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Taking it global

It’s fashion week darling, and come 1 o’clock today I’ll be rummaging in my goodie bag and settling in down at the Viaduct to enjoy the Widdess show.

The inspired duo behind this gorgeous clothing label is Auckland designer Yvonna Van Hulzen and her partner Vincent Langford. I enjoyed meeting them both at the Viadact earlier this week – at one of those fabulous darling breakfasts where the DJ is playing in the corner, the food’s fibre-free and air kissing and bubbles are in abundance. Talking to Van Hulzen and Langford it stuck me again how, whether the business is IT or haute couture, everywhere you look you see people with the same dilemnas - there is no shortage of great ideas and products but there is uncertainty over how best to commercialise them.

It’s also what Idealog magazine is all about.

Van Hulzen and Langford are true creatives; Van Hulzen, who regularly hand finishes her designer garments, draws inspiration from everything from postcards from 1940s China, "Famous Five" books and memories of her mother’s needlework, and says she got into fashion design because of  a love of the craft. Langford is an accomplished painter as well as having a hand in the business. The couple work and live together with their four teenagers, cat and dog in a converted Mt Eden warehouse.

Widdess was launched 10 years ago and came to Fashion Week last year as one of six new talents in the Verge Breakthrough Designers Group - this year they have their own show. The business started as a great lifestyle choice, says Van Hulzen, but now the kids are older and the labels is taking off – it’s time to take the next step. There’s no doubt about the quality of the clothes , and the obligatory Ponsonby road store. The question now is how to take it global? Do you take on sales and marketing yourself even though it’s complete foreign territory, and the whole thing bores/terrifies/or completely mystifies you? Do you wait till your business has enough momentum so you can finally employ people to deal with all that stuff and risk them not really understanding your product and you not knowing what it is they can or should be doing for you?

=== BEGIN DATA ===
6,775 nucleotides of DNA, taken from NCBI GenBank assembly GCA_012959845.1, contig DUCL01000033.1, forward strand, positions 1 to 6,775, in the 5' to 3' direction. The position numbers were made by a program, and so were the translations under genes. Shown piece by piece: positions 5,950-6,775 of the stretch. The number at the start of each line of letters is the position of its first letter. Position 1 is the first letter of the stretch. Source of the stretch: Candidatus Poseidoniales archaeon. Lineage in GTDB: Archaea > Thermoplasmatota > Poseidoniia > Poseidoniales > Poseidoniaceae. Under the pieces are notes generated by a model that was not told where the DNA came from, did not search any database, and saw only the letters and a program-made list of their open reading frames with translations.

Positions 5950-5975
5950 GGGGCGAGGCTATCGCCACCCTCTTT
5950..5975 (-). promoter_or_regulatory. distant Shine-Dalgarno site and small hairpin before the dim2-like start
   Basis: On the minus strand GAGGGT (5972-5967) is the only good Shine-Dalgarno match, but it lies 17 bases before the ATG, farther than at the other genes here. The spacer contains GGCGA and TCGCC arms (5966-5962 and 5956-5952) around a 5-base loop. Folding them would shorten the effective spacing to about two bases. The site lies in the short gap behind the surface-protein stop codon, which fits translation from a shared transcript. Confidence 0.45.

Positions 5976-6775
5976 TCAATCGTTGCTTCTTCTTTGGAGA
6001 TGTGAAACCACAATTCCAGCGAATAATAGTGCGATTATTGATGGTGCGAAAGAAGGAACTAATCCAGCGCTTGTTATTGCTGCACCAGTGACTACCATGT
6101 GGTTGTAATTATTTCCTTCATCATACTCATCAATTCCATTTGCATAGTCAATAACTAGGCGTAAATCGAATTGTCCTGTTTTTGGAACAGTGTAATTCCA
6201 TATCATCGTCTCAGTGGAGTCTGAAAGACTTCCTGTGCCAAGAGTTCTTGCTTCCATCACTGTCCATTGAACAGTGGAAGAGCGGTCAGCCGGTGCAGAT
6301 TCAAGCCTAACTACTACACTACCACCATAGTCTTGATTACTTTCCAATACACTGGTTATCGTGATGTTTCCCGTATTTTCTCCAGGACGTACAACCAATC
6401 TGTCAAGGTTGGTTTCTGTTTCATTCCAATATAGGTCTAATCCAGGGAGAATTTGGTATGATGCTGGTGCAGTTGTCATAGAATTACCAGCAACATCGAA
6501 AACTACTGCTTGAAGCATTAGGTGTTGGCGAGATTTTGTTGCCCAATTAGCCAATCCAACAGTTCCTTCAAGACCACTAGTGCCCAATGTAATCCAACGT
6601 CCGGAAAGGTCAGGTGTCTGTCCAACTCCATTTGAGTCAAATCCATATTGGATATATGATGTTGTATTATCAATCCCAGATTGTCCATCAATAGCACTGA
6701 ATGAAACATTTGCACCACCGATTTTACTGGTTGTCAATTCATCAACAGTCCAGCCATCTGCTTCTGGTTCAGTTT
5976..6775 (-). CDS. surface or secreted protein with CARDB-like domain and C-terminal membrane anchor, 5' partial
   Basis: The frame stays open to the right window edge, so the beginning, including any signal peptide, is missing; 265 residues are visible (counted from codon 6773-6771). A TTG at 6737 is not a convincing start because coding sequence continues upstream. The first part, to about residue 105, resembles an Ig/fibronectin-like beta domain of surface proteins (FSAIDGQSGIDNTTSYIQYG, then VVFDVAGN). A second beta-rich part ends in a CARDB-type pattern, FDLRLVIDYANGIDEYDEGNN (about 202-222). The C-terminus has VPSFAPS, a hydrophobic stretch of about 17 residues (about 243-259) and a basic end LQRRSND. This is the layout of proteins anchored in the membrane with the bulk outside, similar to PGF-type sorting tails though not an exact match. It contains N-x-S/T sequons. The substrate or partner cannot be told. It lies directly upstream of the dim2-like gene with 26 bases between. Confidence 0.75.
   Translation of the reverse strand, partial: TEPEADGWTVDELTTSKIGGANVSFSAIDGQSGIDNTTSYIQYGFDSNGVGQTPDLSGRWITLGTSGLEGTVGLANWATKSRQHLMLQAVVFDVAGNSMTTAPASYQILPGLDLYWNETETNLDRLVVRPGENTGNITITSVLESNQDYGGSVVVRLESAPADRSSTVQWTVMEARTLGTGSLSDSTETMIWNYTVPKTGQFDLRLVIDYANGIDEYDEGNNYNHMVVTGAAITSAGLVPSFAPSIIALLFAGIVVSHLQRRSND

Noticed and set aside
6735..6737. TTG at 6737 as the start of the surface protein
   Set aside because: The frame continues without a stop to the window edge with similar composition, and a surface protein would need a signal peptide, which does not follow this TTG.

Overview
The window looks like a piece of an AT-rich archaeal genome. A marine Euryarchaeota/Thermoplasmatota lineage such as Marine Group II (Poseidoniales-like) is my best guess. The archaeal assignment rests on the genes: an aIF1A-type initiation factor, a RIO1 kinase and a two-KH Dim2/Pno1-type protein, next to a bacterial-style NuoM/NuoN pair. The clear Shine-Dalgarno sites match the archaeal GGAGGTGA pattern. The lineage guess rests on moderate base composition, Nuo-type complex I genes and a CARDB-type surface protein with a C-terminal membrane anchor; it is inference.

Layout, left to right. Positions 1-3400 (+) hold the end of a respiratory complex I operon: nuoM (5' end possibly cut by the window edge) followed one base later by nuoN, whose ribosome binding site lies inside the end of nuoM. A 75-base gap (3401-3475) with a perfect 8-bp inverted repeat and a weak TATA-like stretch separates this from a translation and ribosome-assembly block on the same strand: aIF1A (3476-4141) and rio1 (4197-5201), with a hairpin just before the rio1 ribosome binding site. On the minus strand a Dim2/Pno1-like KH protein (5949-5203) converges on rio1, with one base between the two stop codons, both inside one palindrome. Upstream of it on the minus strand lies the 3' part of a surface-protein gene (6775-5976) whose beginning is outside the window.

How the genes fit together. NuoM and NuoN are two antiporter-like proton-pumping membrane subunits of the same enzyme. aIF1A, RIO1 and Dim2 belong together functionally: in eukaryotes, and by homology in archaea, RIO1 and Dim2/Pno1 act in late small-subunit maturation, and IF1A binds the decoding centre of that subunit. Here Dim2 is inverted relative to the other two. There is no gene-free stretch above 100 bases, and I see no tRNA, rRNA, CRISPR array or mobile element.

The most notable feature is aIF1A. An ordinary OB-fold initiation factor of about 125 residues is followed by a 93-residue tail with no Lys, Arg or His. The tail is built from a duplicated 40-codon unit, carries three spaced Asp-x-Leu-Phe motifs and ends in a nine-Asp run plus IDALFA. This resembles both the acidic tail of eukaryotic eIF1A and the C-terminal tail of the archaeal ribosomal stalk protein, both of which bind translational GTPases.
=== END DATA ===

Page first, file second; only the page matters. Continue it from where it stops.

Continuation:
If you’re thinking that it’s time someone comes up with a better model, then consider VortexDNA, the Christchurch software company that is taking an unusual approach to marketing its global technology.

The company has a mathematical algorithm it claims can improve the relevance of everything from search engine advertising to finding the right job.  Problem is, how to get an idea this big out to the world?

The good people at VortexDNA wonder if, like the algorithm itself, the answer might not be deceptively simple: just advertise for a Business Partner to commercialise the technology for you.

“Marketing the technology ourselves got us our first clients,” says director Raf Manji. “But we’re essentially an R&D operation.  As the scope of the technology grew we realised that taking the technology global was not something we were able to do on our own.”

The company joined up with Nick Gerritsen of Crispstart, a knowledge broker with experience in getting New Zealand technology into the United States.  Gerritsen joined the board of VortexDNA and introduced the company to his US network.

“During two trips to Silicon Valley it became clear that ‘relevance’ is the word on everyone’s lips.  From Google to start ups like Gusto! and Simplyhired companies are seeking to make their offering more relevant to users. VortexDNA offers a new approach to the problem.”

The traditional route to market would have been for the company to team up with a venture capital firm and set up a US operation. Doing this is still a possibility, says Gerritsen, but so far at least, the business partner approach has produced more for less.

The company has advertised for a business partner to run the commercial aspects of the company.  “They can be based anywhere,” says Manji.  “They can even be a company rather than an individual. We provide them with the technology and it is their job to commercialise it.” This may sound like a traditional licensing model, but VortexDNA has refined the concept, where the business partner has their own equity and seat on the board, and the delivery system is run by a network of independent, commission-based representatives around the world.

“If we went the traditional venture capital route we would have to give up a big chunk of equity and still have find people to commercialise the technology for us,” says Gerritsen.  “This way, the people doing the deals get the equity.  That seems fairer and it’s a lot less work for us.”

Now that’s got to be a good thing.